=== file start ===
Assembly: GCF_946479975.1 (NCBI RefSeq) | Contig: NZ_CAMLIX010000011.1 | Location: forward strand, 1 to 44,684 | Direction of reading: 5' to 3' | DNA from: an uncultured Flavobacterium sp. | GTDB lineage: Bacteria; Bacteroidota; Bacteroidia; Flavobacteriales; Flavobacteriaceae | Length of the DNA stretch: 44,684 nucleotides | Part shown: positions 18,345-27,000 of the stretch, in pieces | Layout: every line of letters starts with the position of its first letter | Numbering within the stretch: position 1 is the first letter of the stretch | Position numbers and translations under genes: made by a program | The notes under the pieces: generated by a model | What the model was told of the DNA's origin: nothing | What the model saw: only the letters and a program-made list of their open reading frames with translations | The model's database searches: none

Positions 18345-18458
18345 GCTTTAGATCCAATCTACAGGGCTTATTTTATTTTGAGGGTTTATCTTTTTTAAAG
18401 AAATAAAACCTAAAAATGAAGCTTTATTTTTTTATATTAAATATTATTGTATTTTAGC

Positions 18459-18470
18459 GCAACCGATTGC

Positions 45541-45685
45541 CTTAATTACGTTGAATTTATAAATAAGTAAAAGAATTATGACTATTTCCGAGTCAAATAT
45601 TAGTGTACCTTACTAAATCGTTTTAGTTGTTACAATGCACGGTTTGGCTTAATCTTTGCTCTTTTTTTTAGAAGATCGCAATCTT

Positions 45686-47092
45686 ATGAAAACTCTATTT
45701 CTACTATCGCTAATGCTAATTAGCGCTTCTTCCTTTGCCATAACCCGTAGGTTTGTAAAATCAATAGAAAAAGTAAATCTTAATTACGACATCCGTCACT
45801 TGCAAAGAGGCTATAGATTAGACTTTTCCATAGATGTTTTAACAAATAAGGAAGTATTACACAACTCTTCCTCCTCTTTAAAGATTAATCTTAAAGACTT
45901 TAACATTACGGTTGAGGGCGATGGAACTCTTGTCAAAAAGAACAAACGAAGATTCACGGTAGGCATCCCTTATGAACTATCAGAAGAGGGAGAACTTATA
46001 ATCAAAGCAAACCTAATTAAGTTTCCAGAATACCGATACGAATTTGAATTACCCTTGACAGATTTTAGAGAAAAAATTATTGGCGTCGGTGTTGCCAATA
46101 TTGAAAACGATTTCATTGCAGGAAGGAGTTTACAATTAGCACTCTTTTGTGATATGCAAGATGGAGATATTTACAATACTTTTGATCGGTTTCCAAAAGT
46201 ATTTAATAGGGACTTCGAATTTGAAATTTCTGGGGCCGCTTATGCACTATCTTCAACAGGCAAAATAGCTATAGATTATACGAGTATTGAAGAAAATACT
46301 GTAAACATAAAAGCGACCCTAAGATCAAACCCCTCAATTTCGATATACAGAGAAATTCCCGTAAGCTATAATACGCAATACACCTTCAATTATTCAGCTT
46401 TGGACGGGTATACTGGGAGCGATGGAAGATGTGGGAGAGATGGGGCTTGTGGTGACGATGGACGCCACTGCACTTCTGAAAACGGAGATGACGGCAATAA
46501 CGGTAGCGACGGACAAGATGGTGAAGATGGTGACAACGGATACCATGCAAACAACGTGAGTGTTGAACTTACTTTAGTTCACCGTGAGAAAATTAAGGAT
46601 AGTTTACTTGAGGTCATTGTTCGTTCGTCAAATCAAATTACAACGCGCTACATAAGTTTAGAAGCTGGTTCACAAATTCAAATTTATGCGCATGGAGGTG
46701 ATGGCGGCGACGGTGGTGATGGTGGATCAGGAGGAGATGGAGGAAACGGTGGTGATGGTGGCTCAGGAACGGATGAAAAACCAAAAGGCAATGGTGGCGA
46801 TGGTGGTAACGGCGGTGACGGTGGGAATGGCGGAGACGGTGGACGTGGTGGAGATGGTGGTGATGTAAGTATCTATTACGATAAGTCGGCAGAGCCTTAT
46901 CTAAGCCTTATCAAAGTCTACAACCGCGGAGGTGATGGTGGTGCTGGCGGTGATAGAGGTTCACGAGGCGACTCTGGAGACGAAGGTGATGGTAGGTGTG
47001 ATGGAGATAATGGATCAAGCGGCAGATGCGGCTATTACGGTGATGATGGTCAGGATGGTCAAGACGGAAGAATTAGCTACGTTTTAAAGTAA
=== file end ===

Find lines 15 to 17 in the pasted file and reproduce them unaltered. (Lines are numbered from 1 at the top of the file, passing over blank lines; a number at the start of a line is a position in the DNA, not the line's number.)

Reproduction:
46001 ATCAAAGCAAACCTAATTAAGTTTCCAGAATACCGATACGAATTTGAATTACCCTTGACAGATTTTAGAGAAAAAATTATTGGCGTCGGTGTTGCCAATA
46101 TTGAAAACGATTTCATTGCAGGAAGGAGTTTACAATTAGCACTCTTTTGTGATATGCAAGATGGAGATATTTACAATACTTTTGATCGGTTTCCAAAAGT
46201 ATTTAATAGGGACTTCGAATTTGAAATTTCTGGGGCCGCTTATGCACTATCTTCAACAGGCAAAATAGCTATAGATTATACGAGTATTGAAGAAAATACT